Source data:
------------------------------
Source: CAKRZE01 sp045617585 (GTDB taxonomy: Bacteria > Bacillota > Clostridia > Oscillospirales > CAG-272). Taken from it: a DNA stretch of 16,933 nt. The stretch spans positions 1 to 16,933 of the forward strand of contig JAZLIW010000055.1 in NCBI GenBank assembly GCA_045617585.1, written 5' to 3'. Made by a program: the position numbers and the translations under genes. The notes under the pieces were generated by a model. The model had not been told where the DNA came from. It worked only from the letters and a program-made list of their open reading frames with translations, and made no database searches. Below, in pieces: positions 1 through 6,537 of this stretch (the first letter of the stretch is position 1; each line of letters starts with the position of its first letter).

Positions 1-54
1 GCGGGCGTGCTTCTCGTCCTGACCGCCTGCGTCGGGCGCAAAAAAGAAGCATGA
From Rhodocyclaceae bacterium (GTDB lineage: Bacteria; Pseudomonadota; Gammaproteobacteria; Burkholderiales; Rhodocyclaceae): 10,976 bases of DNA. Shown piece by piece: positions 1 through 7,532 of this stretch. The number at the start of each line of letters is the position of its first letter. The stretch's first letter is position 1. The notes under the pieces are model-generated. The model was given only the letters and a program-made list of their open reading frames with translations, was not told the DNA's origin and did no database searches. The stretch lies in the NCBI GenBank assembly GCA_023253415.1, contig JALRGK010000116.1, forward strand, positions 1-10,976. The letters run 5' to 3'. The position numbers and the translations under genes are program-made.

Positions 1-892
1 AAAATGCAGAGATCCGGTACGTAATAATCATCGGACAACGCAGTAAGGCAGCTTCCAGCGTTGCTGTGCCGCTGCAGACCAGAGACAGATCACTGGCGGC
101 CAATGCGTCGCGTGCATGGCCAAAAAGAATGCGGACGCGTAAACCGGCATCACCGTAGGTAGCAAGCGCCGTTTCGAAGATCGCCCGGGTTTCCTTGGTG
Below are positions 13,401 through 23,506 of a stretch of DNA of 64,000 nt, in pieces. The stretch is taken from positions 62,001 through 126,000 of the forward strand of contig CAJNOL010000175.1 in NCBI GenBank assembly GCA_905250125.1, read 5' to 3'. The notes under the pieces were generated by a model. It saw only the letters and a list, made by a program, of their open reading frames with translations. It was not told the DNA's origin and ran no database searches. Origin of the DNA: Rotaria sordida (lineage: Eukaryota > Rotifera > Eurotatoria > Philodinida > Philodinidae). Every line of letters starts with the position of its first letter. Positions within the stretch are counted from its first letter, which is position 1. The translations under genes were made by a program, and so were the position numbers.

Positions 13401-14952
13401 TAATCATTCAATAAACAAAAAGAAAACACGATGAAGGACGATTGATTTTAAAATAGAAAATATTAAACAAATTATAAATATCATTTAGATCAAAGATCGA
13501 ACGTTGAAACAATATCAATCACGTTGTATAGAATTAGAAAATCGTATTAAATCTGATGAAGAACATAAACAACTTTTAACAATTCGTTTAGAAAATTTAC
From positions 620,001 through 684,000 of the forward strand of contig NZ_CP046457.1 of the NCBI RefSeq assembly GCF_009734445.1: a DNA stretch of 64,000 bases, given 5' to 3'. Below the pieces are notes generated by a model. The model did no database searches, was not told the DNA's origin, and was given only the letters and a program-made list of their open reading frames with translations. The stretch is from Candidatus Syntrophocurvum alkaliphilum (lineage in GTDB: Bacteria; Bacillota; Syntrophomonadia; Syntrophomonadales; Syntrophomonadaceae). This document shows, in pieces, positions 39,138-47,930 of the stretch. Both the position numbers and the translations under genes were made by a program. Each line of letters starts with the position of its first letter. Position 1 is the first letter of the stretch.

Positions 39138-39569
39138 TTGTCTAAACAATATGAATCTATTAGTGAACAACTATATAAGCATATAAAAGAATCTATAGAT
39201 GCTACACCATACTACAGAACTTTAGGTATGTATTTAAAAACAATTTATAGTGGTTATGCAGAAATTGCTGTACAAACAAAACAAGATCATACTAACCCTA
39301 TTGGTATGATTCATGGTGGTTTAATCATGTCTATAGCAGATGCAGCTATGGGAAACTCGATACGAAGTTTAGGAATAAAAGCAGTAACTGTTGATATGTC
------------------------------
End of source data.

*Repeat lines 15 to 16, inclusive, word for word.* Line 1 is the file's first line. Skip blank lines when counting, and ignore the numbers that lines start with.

39201 GCTACACCATACTACAGAACTTTAGGTATGTATTTAAAAACAATTTATAGTGGTTATGCAGAAATTGCTGTACAAACAAAACAAGATCATACTAACCCTA
39301 TTGGTATGATTCATGGTGGTTTAATCATGTCTATAGCAGATGCAGCTATGGGAAACTCGATACGAAGTTTAGGAATAAAAGCAGTAACTGTTGATATGTC